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Three Seas Initiative strengthen resilience of our region

Interview with Dr. Ieva Gajauskaite (Military Academy of Lithuania).
The interview was conducted during a scientific seminar organized by the Vilnius University and the Institute of Political Studies of the Polish Academy of Sciences entitled “The Three Seas Initiative: Transport, energy and digital infrastructure development as a step to strengthen the region’s resilience.

Jędrzej Błaszczak (Project Investigator, Three Seas Initiative Research Center):

How would you assess Lithuanian involvement in the Three Seas Initiative?

Dr. Ieva Gajauskaite (Military Academy of Lithuania):

At first, it started as a mostly political involvement. We were happy to introduce this particular initiative by Croatia and Poland then because we are mainly engaged with our strategic partners in this region: Baltic countries and Poland. For us, that was an excellent new political agenda. But at the same time, it has very critical elements of building the infrastructure and mainly has a lot to do with railways and roads. We saw the possibility of integrating our region far more. The European Union is providing us with structural funds to build critical infrastructure and connectivity that we can use for military mobility and public services while implementing public tasks. And it has a lot of this political agenda, how we see the development of our region in the future, because at the same time, we’re getting structural funds now, but after a couple of years, we will be donors. Therefore, we need to build our economies and our possibility simultaneously to donate and give back.

We can see when we are looking at list of approved project. We can actually see that it all has much to do with the Three Seas Initiative. We have already even concluded some specific initiatives, as we are talking about bilateral relations with Poland. We are happy about that because it brings us energy security, at the same time we are dealing with better connectivity in border regions, for example of the Suwalki Gap.

JB: That’s true. You also gave an excellent speech about the military aspects of our region. Would the Three Seas Initiative complement Bucharest, 9, or are they completely different formats?

IG: We need to connect our agendas to everything because we do not have enough human resources and we do not have enough time to develop those various initiatives. That’s why we are taking a comprehensive approach to everything. It’s better way to create the already-mentioned formats. That provides better resilience for our economy, better resilience for our energy security, and better resilience for our daily lives. Everything, those roads in particular, or particular bridge or LNG terminal, has a lot to do, not only for military security, not just for preparation or conducting military operations.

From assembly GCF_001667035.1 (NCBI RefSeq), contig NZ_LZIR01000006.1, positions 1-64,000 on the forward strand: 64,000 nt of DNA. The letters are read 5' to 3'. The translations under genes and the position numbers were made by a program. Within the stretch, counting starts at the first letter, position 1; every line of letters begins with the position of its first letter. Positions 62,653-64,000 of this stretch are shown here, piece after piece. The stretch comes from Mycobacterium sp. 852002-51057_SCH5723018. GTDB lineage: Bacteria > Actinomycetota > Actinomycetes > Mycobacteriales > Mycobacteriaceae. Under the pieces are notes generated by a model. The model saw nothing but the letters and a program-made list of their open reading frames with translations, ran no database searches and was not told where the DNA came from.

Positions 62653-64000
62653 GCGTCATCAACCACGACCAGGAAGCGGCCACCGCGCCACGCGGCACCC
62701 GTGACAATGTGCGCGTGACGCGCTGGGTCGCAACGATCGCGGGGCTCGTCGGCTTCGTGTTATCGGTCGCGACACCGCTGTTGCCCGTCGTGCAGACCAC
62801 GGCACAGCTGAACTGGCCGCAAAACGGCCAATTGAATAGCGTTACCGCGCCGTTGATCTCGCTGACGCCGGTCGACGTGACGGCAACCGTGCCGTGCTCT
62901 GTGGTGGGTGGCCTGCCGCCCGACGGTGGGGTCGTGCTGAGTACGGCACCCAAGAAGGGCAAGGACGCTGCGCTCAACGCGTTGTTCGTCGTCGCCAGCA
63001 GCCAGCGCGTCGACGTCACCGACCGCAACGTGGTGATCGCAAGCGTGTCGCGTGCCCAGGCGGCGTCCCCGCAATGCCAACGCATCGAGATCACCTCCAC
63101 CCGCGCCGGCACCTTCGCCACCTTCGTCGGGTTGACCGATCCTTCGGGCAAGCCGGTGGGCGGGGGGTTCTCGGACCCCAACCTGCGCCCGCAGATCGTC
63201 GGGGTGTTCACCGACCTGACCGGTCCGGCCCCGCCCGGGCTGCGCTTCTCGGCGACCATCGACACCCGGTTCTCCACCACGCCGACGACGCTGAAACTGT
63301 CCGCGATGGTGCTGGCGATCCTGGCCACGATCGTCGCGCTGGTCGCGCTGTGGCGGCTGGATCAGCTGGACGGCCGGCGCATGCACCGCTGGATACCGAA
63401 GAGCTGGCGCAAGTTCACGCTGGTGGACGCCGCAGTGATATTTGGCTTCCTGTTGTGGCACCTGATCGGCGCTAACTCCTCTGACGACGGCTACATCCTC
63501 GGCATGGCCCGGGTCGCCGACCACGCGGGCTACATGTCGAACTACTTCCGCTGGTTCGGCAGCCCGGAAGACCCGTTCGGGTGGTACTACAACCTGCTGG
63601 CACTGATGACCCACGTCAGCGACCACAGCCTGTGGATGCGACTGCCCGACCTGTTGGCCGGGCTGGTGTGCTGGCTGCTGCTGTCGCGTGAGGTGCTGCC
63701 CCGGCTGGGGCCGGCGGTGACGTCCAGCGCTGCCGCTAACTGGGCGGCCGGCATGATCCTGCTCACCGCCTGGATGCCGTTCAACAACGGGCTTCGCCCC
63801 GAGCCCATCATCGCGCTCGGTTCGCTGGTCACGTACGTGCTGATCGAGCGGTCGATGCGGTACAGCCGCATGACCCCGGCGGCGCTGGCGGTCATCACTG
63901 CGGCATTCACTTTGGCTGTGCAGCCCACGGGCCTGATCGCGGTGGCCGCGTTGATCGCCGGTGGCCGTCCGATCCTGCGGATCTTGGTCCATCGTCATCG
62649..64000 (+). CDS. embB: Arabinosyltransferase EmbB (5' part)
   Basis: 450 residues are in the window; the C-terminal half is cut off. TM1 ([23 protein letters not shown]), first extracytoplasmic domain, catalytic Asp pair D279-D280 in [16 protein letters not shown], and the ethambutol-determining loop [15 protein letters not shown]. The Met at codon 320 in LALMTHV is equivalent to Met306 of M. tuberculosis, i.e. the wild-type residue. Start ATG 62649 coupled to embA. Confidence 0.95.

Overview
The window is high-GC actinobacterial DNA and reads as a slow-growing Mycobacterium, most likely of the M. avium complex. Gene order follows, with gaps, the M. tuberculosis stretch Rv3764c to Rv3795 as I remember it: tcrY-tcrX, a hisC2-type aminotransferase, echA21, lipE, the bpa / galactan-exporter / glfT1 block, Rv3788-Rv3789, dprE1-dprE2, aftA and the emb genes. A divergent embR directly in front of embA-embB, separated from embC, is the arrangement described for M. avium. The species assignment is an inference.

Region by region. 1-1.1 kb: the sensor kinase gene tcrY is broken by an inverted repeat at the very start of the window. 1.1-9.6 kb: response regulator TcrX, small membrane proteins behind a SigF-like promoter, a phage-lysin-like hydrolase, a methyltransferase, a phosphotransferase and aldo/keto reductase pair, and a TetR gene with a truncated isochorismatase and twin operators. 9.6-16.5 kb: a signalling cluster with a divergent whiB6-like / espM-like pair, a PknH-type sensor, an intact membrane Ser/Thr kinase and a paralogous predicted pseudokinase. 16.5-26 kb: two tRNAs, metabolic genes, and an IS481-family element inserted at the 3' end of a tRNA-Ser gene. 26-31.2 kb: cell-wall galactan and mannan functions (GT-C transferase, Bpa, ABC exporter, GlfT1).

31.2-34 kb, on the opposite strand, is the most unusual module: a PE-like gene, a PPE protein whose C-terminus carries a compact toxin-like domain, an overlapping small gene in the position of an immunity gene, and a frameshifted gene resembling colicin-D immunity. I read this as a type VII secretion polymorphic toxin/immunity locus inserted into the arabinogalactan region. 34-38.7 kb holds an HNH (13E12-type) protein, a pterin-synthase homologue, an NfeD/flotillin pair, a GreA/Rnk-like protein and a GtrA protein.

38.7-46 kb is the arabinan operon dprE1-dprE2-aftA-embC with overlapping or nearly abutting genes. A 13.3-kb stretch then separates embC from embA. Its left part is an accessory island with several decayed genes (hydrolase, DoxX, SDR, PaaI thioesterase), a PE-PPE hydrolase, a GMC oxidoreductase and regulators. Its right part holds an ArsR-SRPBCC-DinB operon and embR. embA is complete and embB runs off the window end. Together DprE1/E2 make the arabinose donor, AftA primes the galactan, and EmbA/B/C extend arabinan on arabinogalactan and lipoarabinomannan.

At the same time, it provides us with some military operations and allows us to be resilient to hybrid threats, for example, in the Baltic Sea region. This is one of the most important things. We need to dive into everything. We are engaging within this region and finding a common way to reverse junctures, which could lead us to a more comprehensive understanding of building critical infrastructure. It makes our region antifragile because we will have a better alternative. If one link is missing, we have an opportunity and alternative to build another.

Of course, it could be different from a business perspective. There are better investments from that perspective, but it has much to do with security. And sometimes you need to invest more for a better future rather than look for this gain of profit right here, right now. In some cases, the Three Seas initiative has much to do with our security and resilience. The result will be the same.

JB: Thank you very much for your time.

Bio: Ieva Gajauskaite holds a PhD in Political Science from Vytautas Magnus university, Lithuania. Her training includes various long-term scientific internships, work at think-tank projects, etc. Her current research projects examine strategic partnerships, foreign interference, hybrid threats, and democratic resilience with a focus on the East Asia and the Baltic States.